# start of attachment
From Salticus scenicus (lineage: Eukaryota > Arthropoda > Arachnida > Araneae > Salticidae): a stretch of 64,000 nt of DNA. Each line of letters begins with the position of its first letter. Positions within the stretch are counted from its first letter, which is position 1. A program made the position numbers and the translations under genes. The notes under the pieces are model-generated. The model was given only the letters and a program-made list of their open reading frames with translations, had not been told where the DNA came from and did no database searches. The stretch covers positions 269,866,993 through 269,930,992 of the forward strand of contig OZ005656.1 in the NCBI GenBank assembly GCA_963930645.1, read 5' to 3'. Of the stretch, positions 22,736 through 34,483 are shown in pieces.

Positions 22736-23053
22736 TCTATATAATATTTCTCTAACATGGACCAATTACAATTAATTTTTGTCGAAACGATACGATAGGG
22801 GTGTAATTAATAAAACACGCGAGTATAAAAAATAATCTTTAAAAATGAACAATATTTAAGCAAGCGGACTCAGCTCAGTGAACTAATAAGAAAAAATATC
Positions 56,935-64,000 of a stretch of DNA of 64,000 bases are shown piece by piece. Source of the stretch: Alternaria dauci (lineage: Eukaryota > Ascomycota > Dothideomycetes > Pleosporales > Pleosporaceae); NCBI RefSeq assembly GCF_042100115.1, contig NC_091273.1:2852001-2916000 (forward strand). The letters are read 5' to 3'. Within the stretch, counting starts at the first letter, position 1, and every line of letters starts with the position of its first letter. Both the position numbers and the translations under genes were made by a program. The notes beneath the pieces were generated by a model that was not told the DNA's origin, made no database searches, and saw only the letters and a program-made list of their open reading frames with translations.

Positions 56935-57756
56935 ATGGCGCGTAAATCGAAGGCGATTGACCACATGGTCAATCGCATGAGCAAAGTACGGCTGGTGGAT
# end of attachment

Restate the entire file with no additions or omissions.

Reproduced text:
From Salticus scenicus (lineage: Eukaryota > Arthropoda > Arachnida > Araneae > Salticidae): a stretch of 64,000 nt of DNA. Each line of letters begins with the position of its first letter. Positions within the stretch are counted from its first letter, which is position 1. A program made the position numbers and the translations under genes. The notes under the pieces are model-generated. The model was given only the letters and a program-made list of their open reading frames with translations, had not been told where the DNA came from and did no database searches. The stretch covers positions 269,866,993 through 269,930,992 of the forward strand of contig OZ005656.1 in the NCBI GenBank assembly GCA_963930645.1, read 5' to 3'. Of the stretch, positions 22,736 through 34,483 are shown in pieces.

Positions 22736-23053
22736 TCTATATAATATTTCTCTAACATGGACCAATTACAATTAATTTTTGTCGAAACGATACGATAGGG
22801 GTGTAATTAATAAAACACGCGAGTATAAAAAATAATCTTTAAAAATGAACAATATTTAAGCAAGCGGACTCAGCTCAGTGAACTAATAAGAAAAAATATC
Positions 56,935-64,000 of a stretch of DNA of 64,000 bases are shown piece by piece. Source of the stretch: Alternaria dauci (lineage: Eukaryota > Ascomycota > Dothideomycetes > Pleosporales > Pleosporaceae); NCBI RefSeq assembly GCF_042100115.1, contig NC_091273.1:2852001-2916000 (forward strand). The letters are read 5' to 3'. Within the stretch, counting starts at the first letter, position 1, and every line of letters starts with the position of its first letter. Both the position numbers and the translations under genes were made by a program. The notes beneath the pieces were generated by a model that was not told the DNA's origin, made no database searches, and saw only the letters and a program-made list of their open reading frames with translations.

Positions 56935-57756
56935 ATGGCGCGTAAATCGAAGGCGATTGACCACATGGTCAATCGCATGAGCAAAGTACGGCTGGTGGAT